Nvidia's GeForce 7800 GT card continues the trend started with its 6800 GT predecessor: scale back the power of the top-of-the-line 3D card and offer it at a less stratospheric price. At $449, the GeForce 7800 GT certainly isn't what we'd call cheap, but it's a bit less of a sting to the wallet than the top-of-the-line $599 GeForce 7800 GTX. And for that money, you get a high percentage of the raw speed of the more expensive card, as well as full support of all the new rendering techniques that enhance both visuals and the gameplay experience.
The GeForce 7800 GT takes up a single PCI Express slot. The card uses a thinner heat sink than the GTX, which, although it's a single-slot card, has a heat sink large enough to sometimes interfere with the adjoining slot. As you can with most recent GeForce models, you can further boost the 7800 GT's already impressive performance by pairing it with a second, identical card if you're using an SLI-capable motherboard. The card has a pair of DVI ports, so you can output to two LCD monitors, as well as an S-Video port.
The card includes 256MB of 500MHz DDR3 SDRAM. The core clock on the GeForce 7800 GT that Nvidia supplied us with ran at 400MHz, but many manufacturers are overclocking their cards, with some running at core clock speeds of up to 450MHz. Of course, you can overclock the card yourself using the Nvidia CoolBits overclocking application, which is accessible via a registry tweak. These speeds compare favorably with those of the GeForce 7800 GTX, which uses 600MHz memory and runs at a core clock speed of 430MHz.
Unlike the old GeForce 6800 series, however, where the only performance difference between the GT and Ultra cards was clock speed, some minor differences exist under the hood between the 7800 GT and GTX cards. Specifically, the GeForce 7800 GT has 20 pixel pipelines and 7 vertex units, compared to 24 pixel pipelines and 8 vertex units on the 7800 GTX.
How do these differences affect performance? On CNET Labs' Half-Life 2 benchmark, the GeForce 7800 GT posted a score of 71.5 frames per second (fps) at the highest resolution (1,600x1,200), compared to 93.9fps for the 7800 GTX. While that's about 24 percent slower than the 7800 GTX, it's still more than fast enough for smooth gameplay. And it's also faster than ATI's current top-of-the-line Radeon X850 XT Platinum Edition, which managed just 60.1fps. Results were much closer in our Doom 3 tests, where the GeForce 7800 GT managed 44.7fps, compared to 50.6fps for the 7800 GTX and a mere 35.4fps for the Radeon X850 XT Platinum Edition.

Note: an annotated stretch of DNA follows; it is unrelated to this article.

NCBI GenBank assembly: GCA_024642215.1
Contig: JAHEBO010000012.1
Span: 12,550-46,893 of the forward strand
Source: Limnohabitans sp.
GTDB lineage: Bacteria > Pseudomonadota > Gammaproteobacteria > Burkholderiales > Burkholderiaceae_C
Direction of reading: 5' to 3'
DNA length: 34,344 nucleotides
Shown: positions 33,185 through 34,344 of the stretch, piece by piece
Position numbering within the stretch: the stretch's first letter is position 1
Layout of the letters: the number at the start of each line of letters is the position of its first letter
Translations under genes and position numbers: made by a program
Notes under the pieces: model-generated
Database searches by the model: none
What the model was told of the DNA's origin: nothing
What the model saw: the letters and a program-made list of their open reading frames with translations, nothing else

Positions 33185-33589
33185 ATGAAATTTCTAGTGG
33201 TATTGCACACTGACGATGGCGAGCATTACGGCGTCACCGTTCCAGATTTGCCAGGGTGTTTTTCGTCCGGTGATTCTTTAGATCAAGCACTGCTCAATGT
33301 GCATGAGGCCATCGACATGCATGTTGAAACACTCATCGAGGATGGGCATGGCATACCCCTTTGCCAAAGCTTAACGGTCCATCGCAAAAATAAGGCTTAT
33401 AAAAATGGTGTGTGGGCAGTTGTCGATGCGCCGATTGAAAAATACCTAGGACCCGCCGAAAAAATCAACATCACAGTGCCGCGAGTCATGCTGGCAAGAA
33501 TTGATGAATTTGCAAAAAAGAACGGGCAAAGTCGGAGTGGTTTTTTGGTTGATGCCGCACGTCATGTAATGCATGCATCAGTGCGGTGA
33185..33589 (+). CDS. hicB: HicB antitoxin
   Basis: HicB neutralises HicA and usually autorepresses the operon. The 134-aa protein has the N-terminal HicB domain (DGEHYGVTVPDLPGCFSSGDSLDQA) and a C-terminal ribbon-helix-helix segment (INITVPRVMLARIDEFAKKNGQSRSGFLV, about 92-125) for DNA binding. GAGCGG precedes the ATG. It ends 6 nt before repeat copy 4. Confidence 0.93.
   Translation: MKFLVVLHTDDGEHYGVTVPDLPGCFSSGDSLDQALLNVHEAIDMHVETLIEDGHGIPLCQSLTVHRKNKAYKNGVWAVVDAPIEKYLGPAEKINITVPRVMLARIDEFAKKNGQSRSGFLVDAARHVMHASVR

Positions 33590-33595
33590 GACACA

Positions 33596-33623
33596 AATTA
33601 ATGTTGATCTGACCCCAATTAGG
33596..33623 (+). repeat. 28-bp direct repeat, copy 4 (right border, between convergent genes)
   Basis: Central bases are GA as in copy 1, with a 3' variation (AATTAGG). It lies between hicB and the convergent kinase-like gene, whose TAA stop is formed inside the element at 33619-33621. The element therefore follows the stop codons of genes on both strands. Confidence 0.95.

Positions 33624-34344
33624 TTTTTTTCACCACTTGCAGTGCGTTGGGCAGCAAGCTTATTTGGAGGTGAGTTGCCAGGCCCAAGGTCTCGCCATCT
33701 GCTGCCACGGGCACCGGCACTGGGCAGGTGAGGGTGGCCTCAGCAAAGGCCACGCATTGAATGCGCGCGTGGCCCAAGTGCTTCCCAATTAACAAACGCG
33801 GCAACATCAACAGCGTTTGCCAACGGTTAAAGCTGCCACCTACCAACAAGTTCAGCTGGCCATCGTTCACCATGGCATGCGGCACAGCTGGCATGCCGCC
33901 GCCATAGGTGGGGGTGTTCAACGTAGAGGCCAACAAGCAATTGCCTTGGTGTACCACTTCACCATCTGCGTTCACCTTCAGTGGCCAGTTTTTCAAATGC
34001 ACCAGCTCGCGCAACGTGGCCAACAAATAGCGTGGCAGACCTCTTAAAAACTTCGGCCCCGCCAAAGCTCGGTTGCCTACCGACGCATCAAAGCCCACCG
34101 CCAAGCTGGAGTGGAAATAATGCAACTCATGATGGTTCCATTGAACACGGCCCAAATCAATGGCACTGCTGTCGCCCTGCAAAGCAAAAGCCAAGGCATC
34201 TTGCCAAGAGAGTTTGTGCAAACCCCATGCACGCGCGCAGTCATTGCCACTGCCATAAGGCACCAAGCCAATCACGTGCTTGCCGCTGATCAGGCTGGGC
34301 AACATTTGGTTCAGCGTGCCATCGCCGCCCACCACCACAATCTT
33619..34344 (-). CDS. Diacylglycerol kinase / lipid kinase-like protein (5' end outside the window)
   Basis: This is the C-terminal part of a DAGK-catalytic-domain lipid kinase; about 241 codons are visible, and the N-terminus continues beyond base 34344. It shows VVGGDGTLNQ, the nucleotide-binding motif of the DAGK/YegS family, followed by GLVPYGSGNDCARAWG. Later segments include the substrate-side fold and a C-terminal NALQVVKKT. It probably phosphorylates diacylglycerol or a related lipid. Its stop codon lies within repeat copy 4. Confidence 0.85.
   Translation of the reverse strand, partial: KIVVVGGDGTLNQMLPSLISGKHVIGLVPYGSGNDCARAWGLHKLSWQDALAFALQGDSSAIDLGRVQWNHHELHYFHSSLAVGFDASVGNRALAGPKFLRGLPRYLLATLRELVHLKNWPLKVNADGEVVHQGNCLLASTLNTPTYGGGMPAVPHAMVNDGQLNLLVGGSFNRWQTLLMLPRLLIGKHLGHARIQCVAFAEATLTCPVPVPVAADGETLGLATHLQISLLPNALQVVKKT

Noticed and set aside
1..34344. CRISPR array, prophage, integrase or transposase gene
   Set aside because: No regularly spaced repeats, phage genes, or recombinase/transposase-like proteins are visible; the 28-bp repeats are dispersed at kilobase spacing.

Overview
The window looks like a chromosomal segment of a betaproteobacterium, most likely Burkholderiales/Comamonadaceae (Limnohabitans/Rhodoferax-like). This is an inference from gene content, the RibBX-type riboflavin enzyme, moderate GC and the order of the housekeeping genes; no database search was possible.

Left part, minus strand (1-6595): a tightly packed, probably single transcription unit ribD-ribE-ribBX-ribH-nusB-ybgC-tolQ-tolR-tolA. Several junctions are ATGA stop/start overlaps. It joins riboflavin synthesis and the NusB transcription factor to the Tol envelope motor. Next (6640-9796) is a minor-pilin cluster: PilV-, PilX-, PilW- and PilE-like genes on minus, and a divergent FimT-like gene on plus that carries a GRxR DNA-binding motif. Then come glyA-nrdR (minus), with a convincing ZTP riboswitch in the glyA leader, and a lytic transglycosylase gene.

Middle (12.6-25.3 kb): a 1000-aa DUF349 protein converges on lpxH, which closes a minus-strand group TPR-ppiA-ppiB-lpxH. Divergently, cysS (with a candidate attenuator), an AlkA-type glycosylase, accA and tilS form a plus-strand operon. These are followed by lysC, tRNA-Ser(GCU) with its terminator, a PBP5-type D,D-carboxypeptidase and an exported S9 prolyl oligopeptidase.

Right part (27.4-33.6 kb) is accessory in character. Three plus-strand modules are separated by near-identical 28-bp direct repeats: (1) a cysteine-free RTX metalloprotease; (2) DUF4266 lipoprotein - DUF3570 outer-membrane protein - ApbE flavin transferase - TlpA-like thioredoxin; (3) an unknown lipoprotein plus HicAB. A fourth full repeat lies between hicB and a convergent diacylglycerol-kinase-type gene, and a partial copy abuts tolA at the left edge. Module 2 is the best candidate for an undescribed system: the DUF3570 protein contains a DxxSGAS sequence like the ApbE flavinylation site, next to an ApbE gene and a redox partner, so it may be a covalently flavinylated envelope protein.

Despite these scores, the Nvidia cards aren't the clear winners. Far Cry still gives them trouble. The GeForce 7800 GT managed 54.7fps in our highest-resolution Far Cry testing, respectably close to the 61.8fps achieved by the 7800 GTX. But both cards were trumped by the Radeon X850 XT Platinum Edition, which brought in 64.5fps in the test. In fact, even the ATI Radeon X800 XL, a card that's $150 less expensive than the GeForce 7800 GT, managed a very playable 50.9fps, only a few frames per second slower than the 7800 GT. The results were much closer at a lower 1,024x768 resolution, where the 7800 GT's 99.3fps results were very close to the 7800 GTX's 101.6fps and the X850's 104.5fps. Again, the less expensive Radeon X800 XL managed a respectable 2.3fps here. We saw similar results in the 7800 GTX review and conjectured that it might be due to early drivers. But it's been two months since we first tested a 7800-series card, which in our minds is enough time to work out a software kink if there was one. Whatever the case, ATI retains the Far Cry speed title, a testimony to how well ATI's cards handle Direct 3D-based games.
It's not all about pure, raw speed, though. Along with support for the Pixel Shader 3.0 special effects (introduced with the GeForce 6800 series), the 7800 series adds support for High Dynamic Range (HDR) lighting, a new feature that makes lighting effects look much more realistic; both very bright and very darkly shadowed objects look significantly better, with much better texture quality on extremely lit or dim subjects. At the moment, however, HDR lighting is showcased in only a few games: Far Cry, Painkiller: Battle Out of Hell, and Splinter Cell: Chaos Theory. Another addition is Transparency Adaptive Anti-Aliasing, which helps smooth out jagged edges in objects such as fences.